Monday, September 15, 2008
The 3 secrets to writing effective web heds

It’s important to remember – especially when repurposing print content – that print heds and web heds (and deks, for that matter) have very different functions and should really not be thought of as the same thing, despite their sharing a name.

Print heds work in context. You see them on a page next to deks, pull quotes, copy and art. They are designed to draw the reader in, but the reader isn’t dependent on them.

Web heds, on the other hand, very often function on their own – they could very well be the only thing your reader sees before deciding whether to click and read the whole piece. They’re also weighted heavily by search engines – and appear in search listings – which gives them extra depth as compared to print heds. In fact, I often compare web heds to print cover lines rather than to heds proper.

Here are some things to keep in mind when (re)writing heds for web:

• Make it understandable. Will the reader know what the article’s about?
• Use keywords. Make the subject matter obvious to a computer (i.e., to search engines).
• Make it clickable. Think, would I click on this if I knew nothing else about the article? Does it entice me?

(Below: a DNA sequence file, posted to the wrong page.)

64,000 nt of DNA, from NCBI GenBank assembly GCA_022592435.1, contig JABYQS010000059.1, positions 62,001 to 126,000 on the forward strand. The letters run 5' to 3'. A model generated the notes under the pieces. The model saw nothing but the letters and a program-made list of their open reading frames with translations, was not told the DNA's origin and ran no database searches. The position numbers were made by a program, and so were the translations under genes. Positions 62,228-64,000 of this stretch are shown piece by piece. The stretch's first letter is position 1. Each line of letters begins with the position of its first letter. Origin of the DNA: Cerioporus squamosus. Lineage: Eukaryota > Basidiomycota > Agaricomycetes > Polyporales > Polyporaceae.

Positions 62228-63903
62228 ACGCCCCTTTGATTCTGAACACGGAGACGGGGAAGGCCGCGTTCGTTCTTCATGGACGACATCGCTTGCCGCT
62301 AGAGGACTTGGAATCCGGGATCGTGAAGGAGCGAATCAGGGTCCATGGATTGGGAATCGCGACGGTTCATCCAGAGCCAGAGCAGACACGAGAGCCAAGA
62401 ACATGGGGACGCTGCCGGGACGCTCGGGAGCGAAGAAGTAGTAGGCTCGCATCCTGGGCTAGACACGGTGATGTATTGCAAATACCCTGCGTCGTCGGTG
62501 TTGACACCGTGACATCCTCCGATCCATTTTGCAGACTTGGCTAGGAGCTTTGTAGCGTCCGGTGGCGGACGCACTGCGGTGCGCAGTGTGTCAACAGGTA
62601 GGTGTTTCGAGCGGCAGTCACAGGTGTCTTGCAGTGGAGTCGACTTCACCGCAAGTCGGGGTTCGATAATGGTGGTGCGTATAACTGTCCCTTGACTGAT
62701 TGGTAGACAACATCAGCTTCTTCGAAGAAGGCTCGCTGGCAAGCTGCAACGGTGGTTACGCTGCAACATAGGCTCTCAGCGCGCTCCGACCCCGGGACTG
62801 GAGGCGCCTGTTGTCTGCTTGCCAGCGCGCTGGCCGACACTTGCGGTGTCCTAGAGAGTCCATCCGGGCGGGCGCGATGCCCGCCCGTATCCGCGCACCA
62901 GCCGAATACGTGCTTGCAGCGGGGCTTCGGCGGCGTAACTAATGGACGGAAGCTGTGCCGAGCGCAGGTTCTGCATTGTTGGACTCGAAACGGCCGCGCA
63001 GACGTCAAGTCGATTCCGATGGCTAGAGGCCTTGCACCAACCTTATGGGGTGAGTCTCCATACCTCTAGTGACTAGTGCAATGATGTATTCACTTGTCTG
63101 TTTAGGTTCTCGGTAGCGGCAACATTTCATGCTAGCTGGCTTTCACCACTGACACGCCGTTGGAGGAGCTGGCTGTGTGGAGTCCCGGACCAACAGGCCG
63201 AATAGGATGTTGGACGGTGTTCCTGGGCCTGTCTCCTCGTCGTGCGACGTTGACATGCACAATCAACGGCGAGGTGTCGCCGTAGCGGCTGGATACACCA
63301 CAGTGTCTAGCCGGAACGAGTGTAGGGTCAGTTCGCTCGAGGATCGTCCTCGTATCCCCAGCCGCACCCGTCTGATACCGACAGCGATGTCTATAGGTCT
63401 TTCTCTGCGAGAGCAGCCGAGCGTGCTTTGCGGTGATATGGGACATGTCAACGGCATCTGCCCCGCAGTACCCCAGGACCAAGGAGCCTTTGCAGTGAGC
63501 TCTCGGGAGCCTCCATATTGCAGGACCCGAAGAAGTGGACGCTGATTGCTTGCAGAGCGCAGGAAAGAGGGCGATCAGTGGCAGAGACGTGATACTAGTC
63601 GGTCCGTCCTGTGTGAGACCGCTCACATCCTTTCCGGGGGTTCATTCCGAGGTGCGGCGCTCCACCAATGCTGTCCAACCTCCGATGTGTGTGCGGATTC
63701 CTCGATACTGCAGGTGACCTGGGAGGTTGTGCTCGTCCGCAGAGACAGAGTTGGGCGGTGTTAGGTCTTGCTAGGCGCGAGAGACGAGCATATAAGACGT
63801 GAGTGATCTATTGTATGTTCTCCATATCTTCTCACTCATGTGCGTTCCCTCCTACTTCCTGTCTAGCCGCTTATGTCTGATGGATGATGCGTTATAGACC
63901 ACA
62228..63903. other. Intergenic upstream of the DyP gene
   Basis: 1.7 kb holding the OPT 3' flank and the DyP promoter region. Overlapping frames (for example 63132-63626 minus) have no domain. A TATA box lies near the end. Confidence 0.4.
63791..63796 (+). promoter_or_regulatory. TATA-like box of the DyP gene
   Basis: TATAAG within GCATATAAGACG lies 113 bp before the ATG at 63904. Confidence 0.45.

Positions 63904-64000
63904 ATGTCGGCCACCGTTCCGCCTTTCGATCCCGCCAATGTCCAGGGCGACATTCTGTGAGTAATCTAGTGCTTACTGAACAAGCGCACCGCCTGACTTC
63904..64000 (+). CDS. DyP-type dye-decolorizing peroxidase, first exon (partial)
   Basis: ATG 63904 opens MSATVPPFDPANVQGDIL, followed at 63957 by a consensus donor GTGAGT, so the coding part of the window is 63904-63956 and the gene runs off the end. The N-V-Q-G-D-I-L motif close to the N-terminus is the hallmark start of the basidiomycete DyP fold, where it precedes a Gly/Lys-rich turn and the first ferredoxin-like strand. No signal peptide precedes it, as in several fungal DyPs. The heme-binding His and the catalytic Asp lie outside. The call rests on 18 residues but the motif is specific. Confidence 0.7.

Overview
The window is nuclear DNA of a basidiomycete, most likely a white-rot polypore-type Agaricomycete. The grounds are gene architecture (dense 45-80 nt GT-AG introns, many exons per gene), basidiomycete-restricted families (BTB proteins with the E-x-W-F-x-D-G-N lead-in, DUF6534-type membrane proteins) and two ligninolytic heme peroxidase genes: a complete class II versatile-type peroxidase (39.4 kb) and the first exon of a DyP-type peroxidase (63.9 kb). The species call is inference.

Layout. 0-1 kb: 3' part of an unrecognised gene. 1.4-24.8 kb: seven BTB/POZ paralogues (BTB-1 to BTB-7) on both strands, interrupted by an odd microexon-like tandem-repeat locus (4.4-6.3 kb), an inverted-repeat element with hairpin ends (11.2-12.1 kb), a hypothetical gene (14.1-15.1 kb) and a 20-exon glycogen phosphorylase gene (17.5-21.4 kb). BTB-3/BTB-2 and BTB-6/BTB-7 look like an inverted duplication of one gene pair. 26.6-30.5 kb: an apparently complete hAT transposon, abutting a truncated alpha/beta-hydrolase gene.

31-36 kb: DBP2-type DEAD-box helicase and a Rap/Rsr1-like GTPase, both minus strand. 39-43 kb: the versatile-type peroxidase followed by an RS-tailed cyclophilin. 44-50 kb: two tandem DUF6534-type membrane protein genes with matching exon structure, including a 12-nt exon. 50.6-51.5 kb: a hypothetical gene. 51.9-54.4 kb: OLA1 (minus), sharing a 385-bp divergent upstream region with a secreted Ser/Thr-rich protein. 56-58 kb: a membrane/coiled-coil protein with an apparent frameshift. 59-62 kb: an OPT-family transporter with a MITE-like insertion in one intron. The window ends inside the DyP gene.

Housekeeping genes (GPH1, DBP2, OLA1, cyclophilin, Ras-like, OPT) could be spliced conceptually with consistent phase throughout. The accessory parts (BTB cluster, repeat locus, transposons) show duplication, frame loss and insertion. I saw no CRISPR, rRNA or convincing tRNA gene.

Unfortunately, these three “secrets” can make web heds less…artistic than print. It can be challenging to produce well-written heds that incorporate keywords and are clear and explanatory – especially when the same keywords are repeated in the dek (which will help your SEO rankings, too). But it’s worth it in exchange for the increased exposure you’ll be giving your content.

For more, check out this collection of tips on writing “magnetic headlines” from Copyblogger.

- Kat Tancock
About Me
Kat Tancock
Kat Tancock is a freelance writer, editor and digital consultant based in Toronto. She has worked on the sites of major brands including Reader's Digest, Best Health, Canadian Living, Homemakers, Elle Canada and Style at Home and teaches the course Creating Website Editorial at Ryerson University.
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